Larimore pointed out that the breakdowns in the defensive line were more mental errors, rather than being physically overpowered at the point of attack.
"I know people only think skill players make mental mistakes but that's not always true," he continued to explain. "It's not always the man across from you whipping your tail, although that can happen. We should start knowing mentally what we need to do this year, so we can physically excel. Most of our mistakes were mental mistakes, where we didn't react and adjust immediately like we need to do. Now we know those situations and I know we're going to do a lot better job of being where we're supposed to be and moving into the correct spot just before the ball is snapped. We have to play a mental game, just as much as the wide receivers or the defensive backs. We have to be in the right position all the time. Our defense is so complex that if we do something wrong, it messes up the entire defense. I see a difference already this year. We've grown so much mentally and we're very confident that we will get the job done this year."
"We know what people say about us and that's out of our control," Larimore stated. "We weren't the worst defensive line in the country last year, but people talk like we were. We didn't play at a level we wanted to last year and we're going to use that talk as motivation this year. We know that we have the absolute best linebackers in the country and we have one of the best defensive backfields in the country. We want to prove that we are right there with those guys. We don't want to be the weak link in the chain. We want to be the number one team in the nation and we know to do that we need every core group playing as the best group in the nation. We're all competitors and we want to start from the first day of fall camp proving that we're a strength on this football team."
Larimore will be entering his third year at Ohio State and he feels that the older players are providing great leadership for this team. He explained what he looks for in a leader.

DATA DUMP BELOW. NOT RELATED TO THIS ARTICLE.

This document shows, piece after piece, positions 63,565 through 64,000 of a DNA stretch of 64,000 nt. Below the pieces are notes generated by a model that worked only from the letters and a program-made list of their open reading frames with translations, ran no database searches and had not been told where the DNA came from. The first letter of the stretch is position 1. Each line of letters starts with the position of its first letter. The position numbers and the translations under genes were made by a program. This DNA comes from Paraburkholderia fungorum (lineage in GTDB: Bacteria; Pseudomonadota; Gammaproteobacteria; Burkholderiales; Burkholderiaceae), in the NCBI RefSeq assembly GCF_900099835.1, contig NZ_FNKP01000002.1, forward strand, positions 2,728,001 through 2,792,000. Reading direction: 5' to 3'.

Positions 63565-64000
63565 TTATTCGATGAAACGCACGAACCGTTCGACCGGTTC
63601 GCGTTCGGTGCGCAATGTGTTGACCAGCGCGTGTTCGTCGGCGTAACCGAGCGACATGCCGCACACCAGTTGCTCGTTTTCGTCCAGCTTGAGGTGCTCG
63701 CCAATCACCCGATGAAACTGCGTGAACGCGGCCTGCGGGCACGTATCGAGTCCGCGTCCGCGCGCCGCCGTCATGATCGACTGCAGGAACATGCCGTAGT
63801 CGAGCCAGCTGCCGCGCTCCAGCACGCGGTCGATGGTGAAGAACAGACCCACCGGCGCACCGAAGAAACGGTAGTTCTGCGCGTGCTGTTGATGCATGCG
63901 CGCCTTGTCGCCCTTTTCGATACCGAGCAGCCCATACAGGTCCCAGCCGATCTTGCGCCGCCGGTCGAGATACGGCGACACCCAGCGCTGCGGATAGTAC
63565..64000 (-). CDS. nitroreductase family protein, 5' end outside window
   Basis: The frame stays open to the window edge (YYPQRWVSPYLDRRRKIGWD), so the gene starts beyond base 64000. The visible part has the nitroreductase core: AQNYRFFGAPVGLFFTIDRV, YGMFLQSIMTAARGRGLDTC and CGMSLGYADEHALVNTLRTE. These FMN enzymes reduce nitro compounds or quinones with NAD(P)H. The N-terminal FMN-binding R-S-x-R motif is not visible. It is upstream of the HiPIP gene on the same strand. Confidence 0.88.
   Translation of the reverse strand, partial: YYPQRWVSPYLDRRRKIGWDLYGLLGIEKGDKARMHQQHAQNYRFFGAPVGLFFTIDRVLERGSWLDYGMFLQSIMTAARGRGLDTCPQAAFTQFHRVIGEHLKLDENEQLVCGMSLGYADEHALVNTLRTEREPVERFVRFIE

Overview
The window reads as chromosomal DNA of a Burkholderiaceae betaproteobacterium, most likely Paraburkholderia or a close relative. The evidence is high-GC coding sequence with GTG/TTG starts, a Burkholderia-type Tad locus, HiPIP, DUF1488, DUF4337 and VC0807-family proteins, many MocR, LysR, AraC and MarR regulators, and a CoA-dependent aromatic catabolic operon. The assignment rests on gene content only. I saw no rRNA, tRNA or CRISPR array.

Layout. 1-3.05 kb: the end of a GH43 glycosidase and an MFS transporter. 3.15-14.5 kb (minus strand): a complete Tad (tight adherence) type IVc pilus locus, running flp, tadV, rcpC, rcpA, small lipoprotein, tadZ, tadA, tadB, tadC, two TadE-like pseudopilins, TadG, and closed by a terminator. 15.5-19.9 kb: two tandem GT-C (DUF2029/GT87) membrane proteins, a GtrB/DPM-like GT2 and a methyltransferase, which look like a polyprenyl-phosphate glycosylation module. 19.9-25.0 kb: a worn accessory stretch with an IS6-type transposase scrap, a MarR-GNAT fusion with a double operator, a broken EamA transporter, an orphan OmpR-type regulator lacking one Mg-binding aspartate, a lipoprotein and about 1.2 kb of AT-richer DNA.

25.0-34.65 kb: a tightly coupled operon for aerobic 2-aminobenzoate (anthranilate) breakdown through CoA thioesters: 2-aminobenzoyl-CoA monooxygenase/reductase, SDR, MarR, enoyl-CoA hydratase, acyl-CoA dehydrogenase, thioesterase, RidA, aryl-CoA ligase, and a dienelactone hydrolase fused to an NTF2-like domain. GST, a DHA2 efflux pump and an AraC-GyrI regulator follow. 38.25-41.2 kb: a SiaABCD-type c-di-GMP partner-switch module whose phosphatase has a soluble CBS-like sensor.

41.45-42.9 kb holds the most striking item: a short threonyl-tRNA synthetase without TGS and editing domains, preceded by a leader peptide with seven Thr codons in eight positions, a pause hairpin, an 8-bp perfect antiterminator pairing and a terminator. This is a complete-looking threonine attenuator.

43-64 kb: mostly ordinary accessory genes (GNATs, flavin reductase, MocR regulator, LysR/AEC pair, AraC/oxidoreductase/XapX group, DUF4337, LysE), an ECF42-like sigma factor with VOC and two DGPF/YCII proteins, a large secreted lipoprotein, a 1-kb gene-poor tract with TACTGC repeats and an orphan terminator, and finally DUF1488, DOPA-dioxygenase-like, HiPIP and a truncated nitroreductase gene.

"I think there's a time and a place where you have to get in people's faces and be very vocal," Larimore stressed. "But for the most part true leadership is a way of life. It's being the guy that's early to practice or to the weight room. It's being the guy that's in the film room all the time. When you get ready to head for home and you see James and Marcus Freeman still in there working, it makes you get back in there and give more of yourself. They don't have to say a word and you know you need to match their commitment to the program. That's leadership. When we watch film and we see an All-American like James Laurinaitis busting his tail on every play and every single rep, that has an effect on the entire team. He's the best practice player, because he's the one giving 100% on every play. When you watch him in practice you see why he's so successful. He loves our team so much and he wants our team to excel so badly. That's why he does the things he does. It's all for the good of the team. That's leadership in my book. That's why he is the player he is and the person he is. We all follow his lead and hopefully we'll get back in the championship game again this year. As a group, we want to win a national championship so badly and that drives all of us every single day."